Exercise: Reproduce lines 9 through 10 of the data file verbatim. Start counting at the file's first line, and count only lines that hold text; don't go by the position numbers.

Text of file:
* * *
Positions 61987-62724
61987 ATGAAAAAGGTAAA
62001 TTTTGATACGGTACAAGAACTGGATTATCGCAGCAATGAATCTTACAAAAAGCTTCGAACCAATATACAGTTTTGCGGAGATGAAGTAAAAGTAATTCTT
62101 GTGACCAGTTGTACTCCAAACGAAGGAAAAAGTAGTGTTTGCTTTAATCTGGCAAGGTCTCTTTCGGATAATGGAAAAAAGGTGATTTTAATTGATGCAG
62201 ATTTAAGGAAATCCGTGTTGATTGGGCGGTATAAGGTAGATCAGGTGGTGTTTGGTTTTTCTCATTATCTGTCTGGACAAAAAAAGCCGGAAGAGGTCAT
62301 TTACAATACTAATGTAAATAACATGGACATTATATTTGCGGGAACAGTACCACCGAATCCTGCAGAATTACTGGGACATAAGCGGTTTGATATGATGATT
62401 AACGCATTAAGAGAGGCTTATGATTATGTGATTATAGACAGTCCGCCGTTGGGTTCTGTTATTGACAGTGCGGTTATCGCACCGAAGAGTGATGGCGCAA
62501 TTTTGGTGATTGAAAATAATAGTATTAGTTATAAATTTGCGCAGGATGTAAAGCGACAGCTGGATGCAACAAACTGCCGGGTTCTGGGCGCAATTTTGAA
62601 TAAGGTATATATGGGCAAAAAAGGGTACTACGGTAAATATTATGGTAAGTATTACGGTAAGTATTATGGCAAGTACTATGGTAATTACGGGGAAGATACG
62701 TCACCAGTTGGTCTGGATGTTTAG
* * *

62601 TAAGGTATATATGGGCAAAAAAGGGTACTACGGTAAATATTATGGTAAGTATTACGGTAAGTATTATGGCAAGTACTATGGTAATTACGGGGAAGATACG
62701 TCACCAGTTGGTCTGGATGTTTAG